Deerhoof is ‘pure noise’

Roze Brooks

Deerhoof, a San Francisco-based “noise band,” has managed to self-produce a whopping 12 albums with its recent release of “Breakup Song.” Founded in 1994, the group’s sound has constantly morphed to encompass elements of various musical genres, but never matured to develop its own musical identity. Deerhoof’s only distinguishable characteristic is lead singer Satomi Matsuzaki’s subpar vocals. “Breakup Song” reflects a theatre department’s least recommended sound effects track list. Reminders of a childhood Bop-It toy were prominent throughout this album.

Using the bare minimum of words in each song, the inside album cover reads more like a set of haikus than lyrics.  Lead singer Satomi Matsuzaki’s warbled pronunciations make deciphering lyrics difficult until the around the 12th repetition of the same lyrics in each track.  The scarce amount of lyrics that are provided on the album seems more a stream of conscious than tangible, relatable thoughts, such as “Just spark the Jingletron” and “The autojubilator is free of charge.”  The final song of the album, called “Fete D’ Adieu,” which doesn’t seem to translate to anything relevant to the song itself, features the line “Ready to be tough as a robot on the dancefloor.” These alluding references stop short of endearing due to listeners not being a part of the inside joke.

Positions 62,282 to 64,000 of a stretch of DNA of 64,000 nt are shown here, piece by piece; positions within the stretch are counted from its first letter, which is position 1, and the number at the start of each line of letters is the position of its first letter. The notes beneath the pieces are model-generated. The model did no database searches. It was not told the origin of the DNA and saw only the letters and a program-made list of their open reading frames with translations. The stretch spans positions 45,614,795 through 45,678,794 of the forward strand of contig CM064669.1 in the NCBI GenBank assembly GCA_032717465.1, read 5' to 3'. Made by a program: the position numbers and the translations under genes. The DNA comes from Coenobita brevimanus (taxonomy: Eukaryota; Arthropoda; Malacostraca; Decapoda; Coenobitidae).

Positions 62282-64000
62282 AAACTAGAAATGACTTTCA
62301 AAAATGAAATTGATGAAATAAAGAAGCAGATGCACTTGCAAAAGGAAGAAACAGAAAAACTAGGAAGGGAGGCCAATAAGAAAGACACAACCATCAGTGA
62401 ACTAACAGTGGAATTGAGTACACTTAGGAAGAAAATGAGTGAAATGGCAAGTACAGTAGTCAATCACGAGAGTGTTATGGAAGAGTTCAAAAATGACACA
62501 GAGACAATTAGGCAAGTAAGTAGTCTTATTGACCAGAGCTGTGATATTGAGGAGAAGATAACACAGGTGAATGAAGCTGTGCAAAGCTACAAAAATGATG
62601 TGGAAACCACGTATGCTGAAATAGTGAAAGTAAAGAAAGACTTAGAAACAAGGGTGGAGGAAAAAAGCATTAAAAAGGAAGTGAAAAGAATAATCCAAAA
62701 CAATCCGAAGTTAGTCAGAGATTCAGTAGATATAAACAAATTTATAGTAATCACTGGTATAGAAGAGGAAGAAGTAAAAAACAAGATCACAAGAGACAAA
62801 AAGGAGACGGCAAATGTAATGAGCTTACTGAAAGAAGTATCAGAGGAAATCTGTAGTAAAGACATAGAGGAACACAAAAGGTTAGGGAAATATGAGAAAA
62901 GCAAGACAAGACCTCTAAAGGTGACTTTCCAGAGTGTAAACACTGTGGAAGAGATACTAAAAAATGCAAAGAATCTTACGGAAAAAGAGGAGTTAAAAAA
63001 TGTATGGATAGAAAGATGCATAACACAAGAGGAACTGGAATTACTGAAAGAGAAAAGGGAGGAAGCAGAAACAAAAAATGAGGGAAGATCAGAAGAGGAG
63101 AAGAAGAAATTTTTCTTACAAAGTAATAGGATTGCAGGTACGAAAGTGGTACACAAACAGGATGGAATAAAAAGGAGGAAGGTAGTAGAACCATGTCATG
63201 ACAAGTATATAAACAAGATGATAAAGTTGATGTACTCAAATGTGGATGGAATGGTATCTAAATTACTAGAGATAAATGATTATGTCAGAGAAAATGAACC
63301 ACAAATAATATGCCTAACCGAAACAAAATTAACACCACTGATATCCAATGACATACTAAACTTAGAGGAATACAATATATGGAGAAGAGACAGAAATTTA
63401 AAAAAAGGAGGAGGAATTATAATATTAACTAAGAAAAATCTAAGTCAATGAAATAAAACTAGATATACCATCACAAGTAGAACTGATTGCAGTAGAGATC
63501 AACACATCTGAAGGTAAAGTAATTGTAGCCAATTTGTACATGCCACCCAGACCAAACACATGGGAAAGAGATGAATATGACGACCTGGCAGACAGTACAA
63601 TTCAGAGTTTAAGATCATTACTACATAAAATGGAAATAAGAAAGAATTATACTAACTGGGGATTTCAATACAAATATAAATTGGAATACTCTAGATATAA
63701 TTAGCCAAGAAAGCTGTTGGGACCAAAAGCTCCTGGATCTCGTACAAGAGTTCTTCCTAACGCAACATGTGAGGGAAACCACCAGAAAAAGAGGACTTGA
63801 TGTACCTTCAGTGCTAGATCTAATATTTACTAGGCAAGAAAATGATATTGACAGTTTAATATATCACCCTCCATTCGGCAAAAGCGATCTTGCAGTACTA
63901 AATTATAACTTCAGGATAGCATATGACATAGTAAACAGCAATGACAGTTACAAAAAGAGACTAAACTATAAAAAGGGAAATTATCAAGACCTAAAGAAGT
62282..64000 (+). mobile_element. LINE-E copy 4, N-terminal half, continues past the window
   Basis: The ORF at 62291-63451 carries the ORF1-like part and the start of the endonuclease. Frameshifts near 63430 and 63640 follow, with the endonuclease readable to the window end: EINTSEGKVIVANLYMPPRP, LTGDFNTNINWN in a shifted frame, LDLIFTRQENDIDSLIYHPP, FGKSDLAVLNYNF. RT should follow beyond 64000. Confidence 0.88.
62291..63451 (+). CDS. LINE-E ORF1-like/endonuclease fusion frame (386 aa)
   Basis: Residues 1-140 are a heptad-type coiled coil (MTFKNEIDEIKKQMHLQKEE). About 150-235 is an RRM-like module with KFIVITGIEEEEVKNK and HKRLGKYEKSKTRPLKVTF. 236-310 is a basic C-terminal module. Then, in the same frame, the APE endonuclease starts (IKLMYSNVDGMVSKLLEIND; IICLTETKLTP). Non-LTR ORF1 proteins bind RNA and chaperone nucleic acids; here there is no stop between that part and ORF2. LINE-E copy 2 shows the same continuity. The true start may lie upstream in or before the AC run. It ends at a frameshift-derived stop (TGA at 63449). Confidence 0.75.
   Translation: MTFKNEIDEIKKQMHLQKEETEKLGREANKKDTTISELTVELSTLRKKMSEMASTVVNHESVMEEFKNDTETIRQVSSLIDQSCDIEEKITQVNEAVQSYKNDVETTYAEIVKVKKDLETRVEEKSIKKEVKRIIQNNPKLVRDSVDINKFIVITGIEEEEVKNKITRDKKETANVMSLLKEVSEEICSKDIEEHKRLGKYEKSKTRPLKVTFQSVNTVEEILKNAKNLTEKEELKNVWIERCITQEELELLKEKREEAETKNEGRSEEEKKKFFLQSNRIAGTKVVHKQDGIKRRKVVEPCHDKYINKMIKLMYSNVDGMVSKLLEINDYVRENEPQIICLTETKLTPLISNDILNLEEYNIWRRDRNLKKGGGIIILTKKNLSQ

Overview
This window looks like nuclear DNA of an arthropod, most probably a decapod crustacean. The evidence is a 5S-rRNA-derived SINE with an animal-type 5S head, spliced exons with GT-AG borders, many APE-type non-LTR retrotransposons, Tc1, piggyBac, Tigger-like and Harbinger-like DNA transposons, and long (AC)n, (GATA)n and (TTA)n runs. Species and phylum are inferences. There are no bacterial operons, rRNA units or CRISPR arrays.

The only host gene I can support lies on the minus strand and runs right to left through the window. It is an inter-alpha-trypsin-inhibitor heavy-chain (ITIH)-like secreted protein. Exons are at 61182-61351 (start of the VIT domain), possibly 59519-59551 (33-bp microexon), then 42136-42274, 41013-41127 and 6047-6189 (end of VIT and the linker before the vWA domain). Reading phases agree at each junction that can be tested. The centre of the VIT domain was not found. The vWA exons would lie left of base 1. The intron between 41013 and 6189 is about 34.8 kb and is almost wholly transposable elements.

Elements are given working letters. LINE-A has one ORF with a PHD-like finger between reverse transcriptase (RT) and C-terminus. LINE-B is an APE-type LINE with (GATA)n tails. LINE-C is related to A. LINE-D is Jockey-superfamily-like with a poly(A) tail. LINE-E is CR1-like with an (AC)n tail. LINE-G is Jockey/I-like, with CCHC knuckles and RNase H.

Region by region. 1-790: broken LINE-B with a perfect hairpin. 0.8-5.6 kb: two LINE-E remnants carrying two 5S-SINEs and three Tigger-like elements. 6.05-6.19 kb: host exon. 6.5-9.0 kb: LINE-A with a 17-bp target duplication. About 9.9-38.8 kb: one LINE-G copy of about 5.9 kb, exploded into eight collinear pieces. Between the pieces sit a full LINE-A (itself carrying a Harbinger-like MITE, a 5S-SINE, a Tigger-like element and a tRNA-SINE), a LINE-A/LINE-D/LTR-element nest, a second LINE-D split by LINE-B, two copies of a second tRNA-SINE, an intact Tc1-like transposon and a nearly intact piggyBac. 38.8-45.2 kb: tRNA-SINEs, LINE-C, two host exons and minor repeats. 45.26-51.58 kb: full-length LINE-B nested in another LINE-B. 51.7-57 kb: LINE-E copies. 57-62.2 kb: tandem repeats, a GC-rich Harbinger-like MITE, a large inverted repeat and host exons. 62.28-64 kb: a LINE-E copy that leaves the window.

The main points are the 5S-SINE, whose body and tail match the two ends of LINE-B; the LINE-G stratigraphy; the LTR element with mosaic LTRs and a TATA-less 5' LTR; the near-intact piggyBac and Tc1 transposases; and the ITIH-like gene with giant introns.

The novelty of this album is trying to guess what could be creating the sounds stemming from each track. Slivers of glockenspiels, creaking playground swings, and hamtaro autotunes were among the list of things that could be attributed to the eccentric sounds. These sounds serve as a bipolar backtrack for the typically indiscernible vocals, lacking any preconceived transitions from one to the other and avoiding cohesion.  This lack of correlation is present in regards to the content of the album, referencing no lost loves  seeming to carry on throughout, no reoccurring emotions, simply a mass amount of odd statements and meaningless banter.

Introductions to songs such as “Flower” held potential to cater to a jazzier feel, but quickly veered off into a techno, wind chime frenzy that was hard to reconcile. The spastic amount of new sounds being implemented  every 10 seconds of each track makes the possibility for live shows somewhat undoable.  And without scrutiny of the album as it streams from the media player of choice, knowing where one track has ended and one has begun is impossible.

The group seems to lack creativity with the lackluster lyrics, headache inducing clanks, thumps, and bangs, and does little to hold listeners attention.

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